Invited article

Scand J Work Environ Health 1999;25(6):521-528    pdf

doi:10.5271/sjweh.475

Biomarkers and their use in occupational medicine

by Aitio A

Biomarkers of exposure, parent chemicals, metabolites, and also hemoglobin and DNA (deoxyribonucleic acid) adducts, even urinary mutagenicity, have been used successfully to identify exposed persons, follow-up exposure, and quantitatively assess exposure. Some have been validated as indicators of health risk. The avenues for future biomarkers of exposure are in the development of robust, simple, and inexpensive semiquantitative methods for daily use on every worker for assuring that no (excessive) exposure takes place. Some biomarkers of effect have also been well validated and are widely used in routine monitoring activities. However, with the exception of cholinesterase inhibitors, biomarkers of effect offer little advantage over the analysis of the chemical itself. Their use will be limited to carefully planned ad hoc studies. Biomarkers of susceptibility currently have no practical application in worker health protection. Biomarker research should concentrate on validating methods, in terms of the prediction of health effects, and on elucidating exposure-biomarkers concentration relationships.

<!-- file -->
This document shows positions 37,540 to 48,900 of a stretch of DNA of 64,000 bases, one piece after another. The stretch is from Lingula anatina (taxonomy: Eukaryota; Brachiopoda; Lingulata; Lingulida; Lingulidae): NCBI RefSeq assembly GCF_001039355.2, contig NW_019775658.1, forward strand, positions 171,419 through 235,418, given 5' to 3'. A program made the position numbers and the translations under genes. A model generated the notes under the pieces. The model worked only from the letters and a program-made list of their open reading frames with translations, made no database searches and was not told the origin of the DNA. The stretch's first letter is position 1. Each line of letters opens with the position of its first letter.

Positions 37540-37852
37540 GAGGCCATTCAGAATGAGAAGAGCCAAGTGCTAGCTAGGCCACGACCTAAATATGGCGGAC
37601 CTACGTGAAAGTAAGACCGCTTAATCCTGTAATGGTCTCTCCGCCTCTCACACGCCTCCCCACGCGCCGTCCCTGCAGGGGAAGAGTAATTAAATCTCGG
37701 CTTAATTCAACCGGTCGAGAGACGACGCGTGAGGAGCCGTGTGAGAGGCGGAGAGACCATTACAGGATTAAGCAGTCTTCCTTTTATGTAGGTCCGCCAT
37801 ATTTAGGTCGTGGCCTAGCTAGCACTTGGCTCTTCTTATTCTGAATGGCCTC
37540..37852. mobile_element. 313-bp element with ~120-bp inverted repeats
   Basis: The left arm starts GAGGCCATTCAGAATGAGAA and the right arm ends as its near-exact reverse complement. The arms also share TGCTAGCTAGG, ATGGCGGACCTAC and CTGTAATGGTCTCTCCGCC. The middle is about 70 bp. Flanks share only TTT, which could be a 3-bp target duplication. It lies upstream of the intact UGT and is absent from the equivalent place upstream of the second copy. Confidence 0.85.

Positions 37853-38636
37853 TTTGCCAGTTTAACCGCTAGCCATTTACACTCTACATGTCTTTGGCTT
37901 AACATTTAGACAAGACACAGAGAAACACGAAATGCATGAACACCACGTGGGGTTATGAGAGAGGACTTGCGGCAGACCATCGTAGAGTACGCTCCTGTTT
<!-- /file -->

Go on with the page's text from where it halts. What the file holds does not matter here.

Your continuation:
The following article refers to this text: 2004;30(1):1-3